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The “care” in caregiving

by CAROLINE GAVURA Section Editor

Immigrating to America from her hometown of Palermo, Italy was a difficult journey for Rosalinda Vega. She came to the states with nothing, and had to work hard to learn how to do things natives were already capable of doing, like speaking English.

Her hard work paid off, however, and soon she was working as a materials manager at a healthcare facility. Although she did the job well and continued to get promotions, Vega was unhappy.

“When you’re doing just that and it’s all about the money, it’s really hard for my type of personality. I just didn’t like it. It was hard. It was painful for me,” she said.

Vega then met Cathy, a 70-year-old woman suffering from Parkinson’s disease, and her husband. Within the last four years, Cathy’s disease progressed to Parkinson’s dementia, which requires more supervision.

Because of this, her husband was looking for a caregiver to take care of Cathy full time.

Vega has always known she enjoys helping people, saying, “I found myself always trying to help others. When my kids were young, I used to babysit their friends and it was very nice. As they grew older, I developed a care for older people. Everybody likes kids, and that’s a good thing, but with older people, it’s harder to find someone to properly care for them.”

She saw the perfect opportunity in Cathy, and has been with her for over two years.

Vega is with Cathy every step of the way – arriving early in the morning and leaving late in the afternoon.

She begins by giving Cathy her medication and feeding her breakfast. Cathy must take medication eight times a day, so her husband has set an alarm that goes off every hour and half to remind Vega to administer the pills.

She massages Cathy’s muscles to make them less stiff and more comfortable, and then they have some “girl time.”

“I pamper her after breakfast. I do her hair – she used to be a hairdresser, so I know she used to take good care of herself. I try to do her nails, talk about clothes and I let her touch me. She likes to touch my clothes,” said Vega.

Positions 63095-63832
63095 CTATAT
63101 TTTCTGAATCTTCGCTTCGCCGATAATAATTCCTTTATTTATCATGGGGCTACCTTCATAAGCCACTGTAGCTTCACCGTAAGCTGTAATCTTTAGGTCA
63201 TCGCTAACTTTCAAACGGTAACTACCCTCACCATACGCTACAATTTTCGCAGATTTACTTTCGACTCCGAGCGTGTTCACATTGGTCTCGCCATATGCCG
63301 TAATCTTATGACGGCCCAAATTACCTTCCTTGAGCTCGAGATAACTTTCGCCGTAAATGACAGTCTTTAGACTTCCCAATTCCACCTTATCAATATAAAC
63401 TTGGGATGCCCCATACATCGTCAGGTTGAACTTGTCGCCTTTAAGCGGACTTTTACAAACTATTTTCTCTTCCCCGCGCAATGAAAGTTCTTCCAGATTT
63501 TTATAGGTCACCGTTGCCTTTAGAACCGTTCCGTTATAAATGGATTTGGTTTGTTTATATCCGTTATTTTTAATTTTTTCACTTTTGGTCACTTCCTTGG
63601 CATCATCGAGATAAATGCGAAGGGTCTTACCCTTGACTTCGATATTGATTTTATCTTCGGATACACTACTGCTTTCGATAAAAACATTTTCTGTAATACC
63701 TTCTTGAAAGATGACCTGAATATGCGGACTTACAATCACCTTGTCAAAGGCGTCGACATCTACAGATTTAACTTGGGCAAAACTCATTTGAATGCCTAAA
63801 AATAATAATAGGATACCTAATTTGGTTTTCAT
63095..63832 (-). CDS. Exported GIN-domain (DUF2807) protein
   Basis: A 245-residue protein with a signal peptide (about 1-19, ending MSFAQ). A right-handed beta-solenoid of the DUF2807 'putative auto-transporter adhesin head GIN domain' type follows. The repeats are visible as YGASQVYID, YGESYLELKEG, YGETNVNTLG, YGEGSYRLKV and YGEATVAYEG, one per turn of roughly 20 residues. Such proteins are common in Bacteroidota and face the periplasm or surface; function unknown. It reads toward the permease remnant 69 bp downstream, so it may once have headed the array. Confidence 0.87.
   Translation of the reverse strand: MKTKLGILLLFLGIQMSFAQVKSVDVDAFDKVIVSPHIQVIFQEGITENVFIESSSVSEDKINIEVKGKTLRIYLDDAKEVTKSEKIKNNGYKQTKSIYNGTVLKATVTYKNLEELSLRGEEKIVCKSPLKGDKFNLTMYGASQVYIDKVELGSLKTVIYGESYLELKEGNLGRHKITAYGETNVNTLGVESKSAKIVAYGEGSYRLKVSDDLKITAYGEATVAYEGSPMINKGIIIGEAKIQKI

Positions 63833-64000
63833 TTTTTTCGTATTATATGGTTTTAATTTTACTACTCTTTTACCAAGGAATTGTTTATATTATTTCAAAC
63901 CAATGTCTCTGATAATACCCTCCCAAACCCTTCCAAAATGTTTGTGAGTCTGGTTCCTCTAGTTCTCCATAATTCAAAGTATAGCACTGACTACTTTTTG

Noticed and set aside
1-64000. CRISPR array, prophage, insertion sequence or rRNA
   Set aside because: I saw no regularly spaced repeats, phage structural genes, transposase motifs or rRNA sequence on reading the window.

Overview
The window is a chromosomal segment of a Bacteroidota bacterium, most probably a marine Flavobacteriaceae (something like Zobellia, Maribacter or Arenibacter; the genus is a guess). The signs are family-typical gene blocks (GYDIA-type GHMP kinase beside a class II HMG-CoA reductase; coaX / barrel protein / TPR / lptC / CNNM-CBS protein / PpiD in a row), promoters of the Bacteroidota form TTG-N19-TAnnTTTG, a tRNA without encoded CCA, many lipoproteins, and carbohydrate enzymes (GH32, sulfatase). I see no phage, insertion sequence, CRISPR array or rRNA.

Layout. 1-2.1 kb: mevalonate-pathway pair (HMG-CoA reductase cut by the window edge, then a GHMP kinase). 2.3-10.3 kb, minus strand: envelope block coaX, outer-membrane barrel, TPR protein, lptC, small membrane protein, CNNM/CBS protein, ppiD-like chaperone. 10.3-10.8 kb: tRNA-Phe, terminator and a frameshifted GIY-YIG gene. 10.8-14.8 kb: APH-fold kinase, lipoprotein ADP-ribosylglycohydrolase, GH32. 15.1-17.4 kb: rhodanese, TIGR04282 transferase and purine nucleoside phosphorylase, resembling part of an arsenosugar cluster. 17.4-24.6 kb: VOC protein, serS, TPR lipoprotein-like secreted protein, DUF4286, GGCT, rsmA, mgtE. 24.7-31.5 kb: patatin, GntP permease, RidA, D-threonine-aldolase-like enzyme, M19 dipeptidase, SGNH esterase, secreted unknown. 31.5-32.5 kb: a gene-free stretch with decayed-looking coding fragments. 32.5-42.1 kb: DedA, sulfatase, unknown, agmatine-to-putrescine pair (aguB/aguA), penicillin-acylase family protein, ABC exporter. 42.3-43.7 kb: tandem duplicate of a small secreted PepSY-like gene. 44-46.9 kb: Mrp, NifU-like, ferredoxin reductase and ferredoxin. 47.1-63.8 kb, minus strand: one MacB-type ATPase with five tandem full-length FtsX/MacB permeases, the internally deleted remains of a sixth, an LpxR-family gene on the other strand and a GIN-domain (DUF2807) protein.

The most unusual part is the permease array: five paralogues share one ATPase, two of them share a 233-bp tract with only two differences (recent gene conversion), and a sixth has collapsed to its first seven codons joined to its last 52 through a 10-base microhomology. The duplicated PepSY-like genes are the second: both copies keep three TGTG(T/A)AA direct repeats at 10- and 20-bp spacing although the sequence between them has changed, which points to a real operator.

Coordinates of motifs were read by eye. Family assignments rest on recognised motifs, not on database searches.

After that, the pair usually go to any doctor’s appointments or take a walk around the park to get some fresh air until it’s time for Rosalinda to go home.

“Then her husband takes care of her; he’s a very loving husband,” she said.

It’s not always an easy job to be a caregiver as there are a lot of challenging aspects that come into play. There are good days and bad days when working with an unwell, older person.

Anxiety and depression are side effects of Cathy’s disease, and they can often cause the day to not run so smoothly.

Vega described an incident when Cathy was very sad and would not eat her breakfast. Knowing Cathy is Italian, Vega casually started watching an Italian video on her phone. Once Cathy started watching the video, Vega was able to feed her yogurt without her noticing.

“The most challenging part is when you are out in public. When you are out in public and you are trying to be ‘normal’. When you put her in the chair and she starts getting anxiety and she starts breathing heavy and people come up to us and say, ‘Oh my gosh! Is she okay?’ and ‘Oh my gosh, that’s terrible!’ It bothers me because they are talking in front of her like she is not there anymore,” said Vega.

A lot of the people who knew Cathy in the past have a hard time understanding what she is going through now, while Rosalinda sees it on a daily basis.

At times, it is hard for her to separate herself and realize she cannot truly form a relationship with Cathy because she is just the caregiver. Even when she feels she knows what is best for Cathy, it is ultimately up to her family to decide what is the best decision.

The advice she gives for those of us who are thinking of caregiving as a possible career choice is to “know your boundaries. Because when it comes down to it, you’re not family.”

Thankfully, the rewarding parts outweigh any of the bad.

“Even if I’m having a bad day myself, once I go there and I see Cathy and she just looks at me very innocently or with a funny face, I just start laughing. It makes your day better, and it really makes you think about life because she was fine up to three years ago when the dementia kicked in,” Vega said.

The best part about working with Cathy?

“The satisfaction of helping. I do it from my heart. When I see her having a good day or when she is sad and I give her a look and we just start laughing – it changes my day too. For a person like that to have the disease she has, it is hard to even live with it. Knowing that I can help her and make her laugh? It’s very rewarding,” Vega said.

Vega also expressed her love for how personal the job is compared to any other.

“There is nothing like that, that I could have done at my old job. I used to go around like crazy and try to make contracts and save money for the hospital and never a ‘thank you’ from any of those people. But with her, I can go to tie on her bib and she just grabs me and starts kissing me. Where else do you get that?”

It is not a job for everyone, and it is important that you ‘click’ with the person you will be taking care of. Vega said she was blessed to meet someone like Cathy because they get along so well.

It takes time to find the perfect fit, but once you do, it can become a life-changing experience for the both of you.

Does caregiving sound like the job for you?

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